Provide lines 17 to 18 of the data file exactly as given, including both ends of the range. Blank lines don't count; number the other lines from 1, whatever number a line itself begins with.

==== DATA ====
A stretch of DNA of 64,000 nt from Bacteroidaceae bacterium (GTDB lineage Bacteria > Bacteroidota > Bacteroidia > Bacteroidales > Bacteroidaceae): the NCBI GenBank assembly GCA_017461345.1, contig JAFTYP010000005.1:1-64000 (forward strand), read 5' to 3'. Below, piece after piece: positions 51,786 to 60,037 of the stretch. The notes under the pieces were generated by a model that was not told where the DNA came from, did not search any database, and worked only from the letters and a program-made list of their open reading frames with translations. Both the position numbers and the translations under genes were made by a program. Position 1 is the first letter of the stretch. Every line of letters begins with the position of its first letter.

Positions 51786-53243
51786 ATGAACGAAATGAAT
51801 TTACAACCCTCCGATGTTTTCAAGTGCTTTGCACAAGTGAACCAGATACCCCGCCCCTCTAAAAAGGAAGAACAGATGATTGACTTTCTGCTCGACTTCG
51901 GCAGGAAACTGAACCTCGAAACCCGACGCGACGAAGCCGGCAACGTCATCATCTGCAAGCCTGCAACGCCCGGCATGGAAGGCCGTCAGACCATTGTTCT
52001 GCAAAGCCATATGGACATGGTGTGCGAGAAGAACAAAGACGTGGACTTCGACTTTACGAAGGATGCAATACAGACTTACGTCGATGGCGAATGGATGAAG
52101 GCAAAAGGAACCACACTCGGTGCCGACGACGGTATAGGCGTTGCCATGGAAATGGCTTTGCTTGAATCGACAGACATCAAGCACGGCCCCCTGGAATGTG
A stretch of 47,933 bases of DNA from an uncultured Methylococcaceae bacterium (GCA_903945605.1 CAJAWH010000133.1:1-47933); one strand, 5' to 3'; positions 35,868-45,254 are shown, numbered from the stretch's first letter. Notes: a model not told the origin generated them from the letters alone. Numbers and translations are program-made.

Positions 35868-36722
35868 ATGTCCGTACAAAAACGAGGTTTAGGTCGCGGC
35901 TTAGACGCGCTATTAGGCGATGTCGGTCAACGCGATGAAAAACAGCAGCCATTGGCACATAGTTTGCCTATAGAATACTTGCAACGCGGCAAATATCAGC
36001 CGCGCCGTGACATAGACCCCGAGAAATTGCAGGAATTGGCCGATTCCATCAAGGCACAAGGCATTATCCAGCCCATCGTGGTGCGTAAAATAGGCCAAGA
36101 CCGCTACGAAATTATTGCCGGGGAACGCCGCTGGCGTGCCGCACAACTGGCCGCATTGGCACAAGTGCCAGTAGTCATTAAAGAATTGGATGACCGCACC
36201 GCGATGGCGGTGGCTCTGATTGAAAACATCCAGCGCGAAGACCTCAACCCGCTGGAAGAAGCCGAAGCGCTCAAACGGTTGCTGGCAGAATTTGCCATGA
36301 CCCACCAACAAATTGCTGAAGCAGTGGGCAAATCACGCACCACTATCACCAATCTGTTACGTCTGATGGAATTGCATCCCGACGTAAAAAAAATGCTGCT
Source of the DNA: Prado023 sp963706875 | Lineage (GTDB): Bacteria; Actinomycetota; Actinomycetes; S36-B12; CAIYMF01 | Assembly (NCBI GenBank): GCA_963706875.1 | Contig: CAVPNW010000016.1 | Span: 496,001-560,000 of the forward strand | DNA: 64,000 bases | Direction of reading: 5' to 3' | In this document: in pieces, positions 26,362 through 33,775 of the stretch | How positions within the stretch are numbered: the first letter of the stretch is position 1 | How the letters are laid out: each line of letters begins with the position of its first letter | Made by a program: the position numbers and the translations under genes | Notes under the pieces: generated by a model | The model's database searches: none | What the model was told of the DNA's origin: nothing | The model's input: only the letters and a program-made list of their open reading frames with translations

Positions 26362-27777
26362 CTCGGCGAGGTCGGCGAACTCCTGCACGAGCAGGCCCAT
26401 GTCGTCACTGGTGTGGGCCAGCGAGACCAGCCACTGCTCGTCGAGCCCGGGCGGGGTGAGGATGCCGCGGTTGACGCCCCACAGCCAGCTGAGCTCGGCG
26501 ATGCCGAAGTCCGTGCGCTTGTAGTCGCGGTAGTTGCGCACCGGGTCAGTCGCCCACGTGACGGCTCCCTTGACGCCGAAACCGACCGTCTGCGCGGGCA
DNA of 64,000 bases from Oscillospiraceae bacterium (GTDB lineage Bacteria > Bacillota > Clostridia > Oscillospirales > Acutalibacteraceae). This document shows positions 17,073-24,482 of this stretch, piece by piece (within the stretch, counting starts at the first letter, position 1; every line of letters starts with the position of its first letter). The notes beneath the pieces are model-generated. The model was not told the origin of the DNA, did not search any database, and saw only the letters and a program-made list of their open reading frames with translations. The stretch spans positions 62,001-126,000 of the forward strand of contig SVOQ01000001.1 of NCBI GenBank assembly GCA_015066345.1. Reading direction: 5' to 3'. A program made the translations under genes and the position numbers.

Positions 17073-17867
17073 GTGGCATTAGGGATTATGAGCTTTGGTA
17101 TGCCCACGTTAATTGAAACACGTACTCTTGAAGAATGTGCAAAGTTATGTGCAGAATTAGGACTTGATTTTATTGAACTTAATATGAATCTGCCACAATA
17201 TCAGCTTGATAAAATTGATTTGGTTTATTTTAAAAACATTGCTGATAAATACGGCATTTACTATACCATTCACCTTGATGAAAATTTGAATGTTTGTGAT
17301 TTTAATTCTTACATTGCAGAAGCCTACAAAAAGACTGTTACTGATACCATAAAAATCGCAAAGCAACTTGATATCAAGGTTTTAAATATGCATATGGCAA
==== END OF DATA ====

Positions 26362-27777
26362 CTCGGCGAGGTCGGCGAACTCCTGCACGAGCAGGCCCAT